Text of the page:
Thursday, April 22, 2010

The traditions of men, part 3


This subject causes a great deal of anxiety for saints.  The fact it causes anxiety is proof that the saints have become conditioned to a mythology which requires everything to be good, all to be well, our current path a direct line to Zion itself, and all questions concerning the current state of affairs to be wrong.  More than "wrong," questions are evidence of weak faith and the road to apostasy.

From the questions which started as soon as this subject began, I see I need to reiterate what I said at the first.  I have a testimony, I am active in the church, and I am not in a position to change things.  I support the brethren, pay tithing, serve where called and do not challenge the right of the regularly constituted authorities to manage the affairs of the church.  I rise when President Monson enters a room I am in, I sustain him with my vote, my prayers and my confidence.  I admire him.  I posted about him a few days back.  I meant what I said.  I do not envy him nor aspire to church leadership.  I am not called and do not anticipate I would ever even be considered; in part because of things like this subject appearing on this blog and concerns raised in books I have written.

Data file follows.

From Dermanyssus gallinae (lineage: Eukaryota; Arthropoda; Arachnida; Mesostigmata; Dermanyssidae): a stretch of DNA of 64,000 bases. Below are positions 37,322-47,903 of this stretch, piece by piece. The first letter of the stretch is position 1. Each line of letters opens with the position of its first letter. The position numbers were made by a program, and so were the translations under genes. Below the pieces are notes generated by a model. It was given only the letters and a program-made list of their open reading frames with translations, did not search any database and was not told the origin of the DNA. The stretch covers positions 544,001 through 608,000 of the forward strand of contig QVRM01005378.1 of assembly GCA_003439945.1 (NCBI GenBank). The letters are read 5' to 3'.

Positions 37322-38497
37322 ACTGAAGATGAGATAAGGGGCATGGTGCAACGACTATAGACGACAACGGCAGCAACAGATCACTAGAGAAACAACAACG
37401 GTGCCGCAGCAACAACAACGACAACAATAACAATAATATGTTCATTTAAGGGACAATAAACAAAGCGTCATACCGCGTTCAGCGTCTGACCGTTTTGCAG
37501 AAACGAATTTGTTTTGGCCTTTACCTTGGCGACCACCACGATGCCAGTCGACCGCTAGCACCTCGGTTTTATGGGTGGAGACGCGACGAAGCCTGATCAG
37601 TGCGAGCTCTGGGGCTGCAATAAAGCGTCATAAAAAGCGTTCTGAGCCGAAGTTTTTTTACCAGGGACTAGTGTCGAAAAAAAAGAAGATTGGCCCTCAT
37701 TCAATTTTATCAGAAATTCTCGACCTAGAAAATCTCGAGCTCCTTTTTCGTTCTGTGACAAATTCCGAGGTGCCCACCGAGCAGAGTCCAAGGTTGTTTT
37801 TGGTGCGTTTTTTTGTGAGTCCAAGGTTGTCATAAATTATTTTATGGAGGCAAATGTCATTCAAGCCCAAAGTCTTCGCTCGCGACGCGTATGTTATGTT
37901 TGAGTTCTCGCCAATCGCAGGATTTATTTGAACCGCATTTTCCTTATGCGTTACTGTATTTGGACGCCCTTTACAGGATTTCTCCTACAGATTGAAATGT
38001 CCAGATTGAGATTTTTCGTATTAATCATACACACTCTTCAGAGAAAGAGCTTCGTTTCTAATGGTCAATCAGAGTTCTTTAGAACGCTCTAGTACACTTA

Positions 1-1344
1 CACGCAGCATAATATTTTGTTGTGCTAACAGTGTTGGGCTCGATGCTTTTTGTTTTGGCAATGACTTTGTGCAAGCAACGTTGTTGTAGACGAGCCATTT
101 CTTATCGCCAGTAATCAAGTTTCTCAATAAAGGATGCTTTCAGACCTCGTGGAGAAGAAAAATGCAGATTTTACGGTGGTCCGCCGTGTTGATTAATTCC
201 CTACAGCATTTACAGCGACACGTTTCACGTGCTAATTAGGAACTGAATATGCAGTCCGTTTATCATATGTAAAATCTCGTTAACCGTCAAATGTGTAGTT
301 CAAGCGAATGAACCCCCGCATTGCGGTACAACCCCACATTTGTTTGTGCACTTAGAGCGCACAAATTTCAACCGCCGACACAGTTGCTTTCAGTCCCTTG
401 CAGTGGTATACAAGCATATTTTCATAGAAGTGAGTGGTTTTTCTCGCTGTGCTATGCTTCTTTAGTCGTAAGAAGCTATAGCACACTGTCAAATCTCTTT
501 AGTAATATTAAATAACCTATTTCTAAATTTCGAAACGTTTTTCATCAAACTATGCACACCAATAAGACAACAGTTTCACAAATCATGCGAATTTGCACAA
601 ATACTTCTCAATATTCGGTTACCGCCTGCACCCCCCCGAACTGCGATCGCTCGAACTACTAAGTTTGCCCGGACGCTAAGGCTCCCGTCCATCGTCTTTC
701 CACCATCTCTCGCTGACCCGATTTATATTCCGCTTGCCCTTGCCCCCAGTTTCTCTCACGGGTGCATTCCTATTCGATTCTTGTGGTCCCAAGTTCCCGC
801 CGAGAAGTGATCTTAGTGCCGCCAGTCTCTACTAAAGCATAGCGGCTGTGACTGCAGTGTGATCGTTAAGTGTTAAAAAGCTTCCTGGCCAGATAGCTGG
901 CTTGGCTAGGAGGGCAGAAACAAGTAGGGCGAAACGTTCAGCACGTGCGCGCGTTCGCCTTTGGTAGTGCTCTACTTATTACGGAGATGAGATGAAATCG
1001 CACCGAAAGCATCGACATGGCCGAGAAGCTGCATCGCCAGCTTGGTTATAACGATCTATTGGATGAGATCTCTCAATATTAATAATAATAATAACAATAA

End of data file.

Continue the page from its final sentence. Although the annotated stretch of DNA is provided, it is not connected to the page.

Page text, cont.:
I love the church and I am content as a Latter-day Saint.  I love my ward and serve gladly wherever I am called.

The fact that those clarifications need to be added again, although it should have been apparent from the beginning remarks, is again revealing how shaky the saints are today.  We do not have a foundation that allows us to consider alternatives.  We have a single "on/off" switch for all subjects and for our testimonies.  That is NOT as it should be.  We should be able to confront dilemmas, difficulties, troubling news and failures by leaders while we suspend judgment and tolerate dissonance.  We want instant messages, instead of having the patience to see the Hand of the Lord work over decades to bring good things from bad.

An open, candid and critical look at ourselves is not possible with people who are so insecure that they feel threatened.  The progression of these insecurities will be disastrous unless at some point it is reversed.  When those who raise questions are excluded, told they are weak in the faith and are on the road to apostasy, eventually everyone who is thoughtful is chased away from the church.  Instead of celebrating their critical thinking and working to understand issues better, we chase some of the best minds out of the church.  I wish all our critics were active members.  I wish all our discussions were open enough to allow the marketplace of ideas inside the church to air everything.  As I have said before, I believe the truth will prevail.  You can knock it down, burn it, pave it over, kill it and threaten it, but it will prevail.  A whisper of truth will overcome a hurricane of opposition.  It endures. It will triumph.